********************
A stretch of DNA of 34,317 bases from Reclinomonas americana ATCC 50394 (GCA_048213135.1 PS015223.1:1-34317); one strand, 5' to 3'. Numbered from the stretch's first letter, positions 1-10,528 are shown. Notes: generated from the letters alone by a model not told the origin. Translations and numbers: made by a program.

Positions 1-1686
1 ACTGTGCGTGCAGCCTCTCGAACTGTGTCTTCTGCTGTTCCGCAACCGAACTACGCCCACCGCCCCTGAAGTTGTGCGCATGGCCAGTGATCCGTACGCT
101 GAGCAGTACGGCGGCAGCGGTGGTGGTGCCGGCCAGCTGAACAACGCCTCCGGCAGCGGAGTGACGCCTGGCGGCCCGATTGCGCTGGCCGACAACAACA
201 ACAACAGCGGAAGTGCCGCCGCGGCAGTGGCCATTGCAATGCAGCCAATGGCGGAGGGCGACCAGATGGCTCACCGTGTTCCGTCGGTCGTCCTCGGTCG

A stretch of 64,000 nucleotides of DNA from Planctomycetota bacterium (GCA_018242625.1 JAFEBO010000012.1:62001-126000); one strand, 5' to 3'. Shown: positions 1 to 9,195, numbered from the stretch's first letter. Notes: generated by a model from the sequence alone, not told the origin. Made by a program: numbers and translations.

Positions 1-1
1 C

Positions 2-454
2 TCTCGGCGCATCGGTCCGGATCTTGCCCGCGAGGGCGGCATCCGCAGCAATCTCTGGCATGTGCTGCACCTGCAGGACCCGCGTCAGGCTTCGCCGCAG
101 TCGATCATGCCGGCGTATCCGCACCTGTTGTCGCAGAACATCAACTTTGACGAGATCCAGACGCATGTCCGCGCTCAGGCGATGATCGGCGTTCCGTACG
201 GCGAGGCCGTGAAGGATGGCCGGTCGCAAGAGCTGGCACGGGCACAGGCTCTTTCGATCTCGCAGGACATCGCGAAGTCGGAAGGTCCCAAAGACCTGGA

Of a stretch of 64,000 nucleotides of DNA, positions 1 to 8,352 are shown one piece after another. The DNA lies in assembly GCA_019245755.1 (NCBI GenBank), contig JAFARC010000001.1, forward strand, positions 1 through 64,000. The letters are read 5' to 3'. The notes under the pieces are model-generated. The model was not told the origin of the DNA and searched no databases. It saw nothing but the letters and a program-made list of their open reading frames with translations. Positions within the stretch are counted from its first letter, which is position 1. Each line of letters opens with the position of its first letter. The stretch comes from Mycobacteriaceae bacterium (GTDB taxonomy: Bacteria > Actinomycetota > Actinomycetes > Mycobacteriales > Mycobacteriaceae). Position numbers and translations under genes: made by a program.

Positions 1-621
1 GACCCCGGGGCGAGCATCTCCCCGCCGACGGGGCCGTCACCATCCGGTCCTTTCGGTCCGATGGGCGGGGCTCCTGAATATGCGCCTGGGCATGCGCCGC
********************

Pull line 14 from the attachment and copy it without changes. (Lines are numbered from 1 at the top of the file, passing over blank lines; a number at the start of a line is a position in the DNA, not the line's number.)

Positions 1-621